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The Arts

Group fine-art glass exhibition opens Sept. 18

Annual show features works by Adams, Bergamini, Burch, Kekic, Schepker, and Sherwin

For more information, visit canalstreetartgallery.com, or contact Mike Noyes or Emmett Dunbar at 802-289-0104 or artinfo@canalstreetartgallery.com.

BELLOWS FALLS—Canal Street Art Gallery, 23 Canal St., presents its third annual “A World Suspended in Color” fine-art glass exhibition, which opens on Friday, Sept. 18 during Bellows Falls 3rd Friday Gallery Night with a live online event on Facebook at 6 p.m.

The exhibition will be on view to the public through Nov. 14, Wednesdays through Saturdays from 11 a.m. to 5 p.m. You can also visit the Gallery’s Online Viewing Room, open all the time at canalstreetartgallery.com.

“With the gallery’s reopening to walk-in visitors, the public may once again appreciate, in person, the many nationally renowned, awarded and multi-talented glass artists of our region,” gallery staff wrote in a news release.

This year’s show includes members of both the Vermont Glass Guild and the League of NH Craftsmen, with artwork by Clare Adams, Lucy Bergamini, Robert Burch, Nicholas Kekic, Hans Schepker, and Chris Sherwin.

Adams, based in Cambridgeport, will present her most recent work. In the midst of the pandemic, she said she felt compelled to reach back centuries to the classic spiritual art of religious glass painting, as well as back to her own experiments in stained glass during high school.

Her new series of stained glass work combines her interests in painting, glass, color, craft, light, and nature. Inspired by American quilts, especially the traditional styles and asymmetry in African American quilts, Adams says that “to me each piece feels like a prayer. An Earth prayer collecting light energy for healing and renewal.”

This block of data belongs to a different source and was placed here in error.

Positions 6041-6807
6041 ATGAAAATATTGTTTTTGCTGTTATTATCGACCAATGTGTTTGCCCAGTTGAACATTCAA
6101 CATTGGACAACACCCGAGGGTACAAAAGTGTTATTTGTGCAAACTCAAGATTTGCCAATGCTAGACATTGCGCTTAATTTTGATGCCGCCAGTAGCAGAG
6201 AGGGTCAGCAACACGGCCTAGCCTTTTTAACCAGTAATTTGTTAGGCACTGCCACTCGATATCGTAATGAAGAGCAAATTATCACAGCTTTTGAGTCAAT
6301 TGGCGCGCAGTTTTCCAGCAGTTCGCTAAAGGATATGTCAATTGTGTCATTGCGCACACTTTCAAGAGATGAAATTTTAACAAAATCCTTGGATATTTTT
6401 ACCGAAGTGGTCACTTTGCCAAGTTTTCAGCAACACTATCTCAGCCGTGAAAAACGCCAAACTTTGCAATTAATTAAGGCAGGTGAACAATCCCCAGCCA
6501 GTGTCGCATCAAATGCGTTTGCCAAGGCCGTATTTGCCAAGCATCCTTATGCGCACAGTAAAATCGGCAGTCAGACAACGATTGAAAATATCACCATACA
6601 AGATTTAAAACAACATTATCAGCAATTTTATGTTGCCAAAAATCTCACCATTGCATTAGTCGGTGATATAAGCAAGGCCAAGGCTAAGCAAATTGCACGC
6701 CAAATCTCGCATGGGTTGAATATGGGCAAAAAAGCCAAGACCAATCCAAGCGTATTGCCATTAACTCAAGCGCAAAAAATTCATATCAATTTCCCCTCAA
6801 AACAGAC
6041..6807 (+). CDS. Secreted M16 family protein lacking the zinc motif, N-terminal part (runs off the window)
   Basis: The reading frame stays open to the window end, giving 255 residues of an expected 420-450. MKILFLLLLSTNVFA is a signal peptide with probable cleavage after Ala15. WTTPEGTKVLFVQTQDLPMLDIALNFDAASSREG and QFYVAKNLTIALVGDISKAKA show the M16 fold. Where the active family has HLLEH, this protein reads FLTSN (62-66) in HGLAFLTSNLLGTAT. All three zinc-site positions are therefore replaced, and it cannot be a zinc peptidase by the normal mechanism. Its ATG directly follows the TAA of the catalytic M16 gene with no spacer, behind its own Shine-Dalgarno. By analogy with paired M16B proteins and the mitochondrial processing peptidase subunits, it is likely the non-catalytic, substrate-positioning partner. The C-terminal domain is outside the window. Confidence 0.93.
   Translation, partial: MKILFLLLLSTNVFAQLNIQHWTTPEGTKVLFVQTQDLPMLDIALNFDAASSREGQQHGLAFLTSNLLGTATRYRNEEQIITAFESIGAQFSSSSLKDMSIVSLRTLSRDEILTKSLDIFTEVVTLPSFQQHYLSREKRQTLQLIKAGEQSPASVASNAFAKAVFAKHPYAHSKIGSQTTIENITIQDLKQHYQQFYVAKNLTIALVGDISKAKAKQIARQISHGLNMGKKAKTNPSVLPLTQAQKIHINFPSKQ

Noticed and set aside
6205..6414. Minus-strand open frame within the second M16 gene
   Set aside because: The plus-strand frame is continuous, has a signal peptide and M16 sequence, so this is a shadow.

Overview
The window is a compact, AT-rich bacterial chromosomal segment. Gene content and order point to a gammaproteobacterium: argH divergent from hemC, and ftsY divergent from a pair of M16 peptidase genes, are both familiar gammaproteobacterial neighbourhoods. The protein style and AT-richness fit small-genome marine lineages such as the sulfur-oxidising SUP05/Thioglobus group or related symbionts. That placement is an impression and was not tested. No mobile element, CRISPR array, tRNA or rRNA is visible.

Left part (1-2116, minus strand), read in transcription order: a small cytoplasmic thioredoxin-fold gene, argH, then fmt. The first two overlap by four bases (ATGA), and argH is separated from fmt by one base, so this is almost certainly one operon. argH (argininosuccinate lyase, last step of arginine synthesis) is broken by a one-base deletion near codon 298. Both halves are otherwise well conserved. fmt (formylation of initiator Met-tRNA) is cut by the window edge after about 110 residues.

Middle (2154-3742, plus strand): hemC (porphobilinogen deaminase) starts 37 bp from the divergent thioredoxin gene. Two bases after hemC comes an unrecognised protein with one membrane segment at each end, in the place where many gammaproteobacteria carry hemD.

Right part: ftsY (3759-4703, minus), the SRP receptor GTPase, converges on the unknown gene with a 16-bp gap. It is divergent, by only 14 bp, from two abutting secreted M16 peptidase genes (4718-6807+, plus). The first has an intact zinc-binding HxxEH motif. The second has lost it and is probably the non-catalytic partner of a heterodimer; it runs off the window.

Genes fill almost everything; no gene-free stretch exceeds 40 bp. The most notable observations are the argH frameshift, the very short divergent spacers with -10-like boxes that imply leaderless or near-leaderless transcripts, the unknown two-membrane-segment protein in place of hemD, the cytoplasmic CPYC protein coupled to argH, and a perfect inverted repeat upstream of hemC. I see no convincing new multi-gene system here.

Bergamini started Vitriesse Glass in Vermont in 1983, growing it into a successful wholesale and retail business. Currently located in Brattleboro, she continues to be passionate about glass and is strongly influenced by forms in nature, the human body, and the imagery of cell structure and DNA.

She has developed a line of glass beads using a similar process of pulling cane to create her well-known blown-glass forms and vessels. The canes are cut into beads, polished, and assembled with sterling silver and or gold to create the jewelry line on display.

Burch, a master glass blower, has worked in his current studio in Putney for over 40 years. His glass work consists of vases, perfume bottles, paperweights, and sculptural pieces. His current specialty is artwork that incorporates veiled silver glass with delicate bubble patterns.

“Most of my inspiration comes from my natural surroundings, and is further enhanced by the beauty of the glass in its molten state,” said Burch, who maintains a broad production line while increasing his focus on one-of-a-kind and commission work.

In 2017, Kekic, a third-generation glass worker, relocated Tsuga Studios from Chester to Bellows Falls, where he turned a renewed industrial mill space into a functional glass shop and showroom.

Most recently, he received the Annual Craftsmen’s Fair first place award for Best In Glass. “I see, more clearly than ever, an exciting and long-term path for my glasswork and my future career in Windham County,” he said.

In 2005, Chris Sherwin established Sherwin Art Glass from a studio overlooking the Connecticut River in Bellows Falls. The Brattleboro native’s furnace and all equipment (except the torch) are powered by the hydro electricity generated by the dam just feet away from his work benches.

“It feels good to be green glassblowing in the Green Mountain State, especially due to my working in a medium that generally uses a lot of fossil fuels,” Sherwin said.

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Originally published in The Commons issue #579 (Wednesday, September 16, 2020). This story appeared on page B3.

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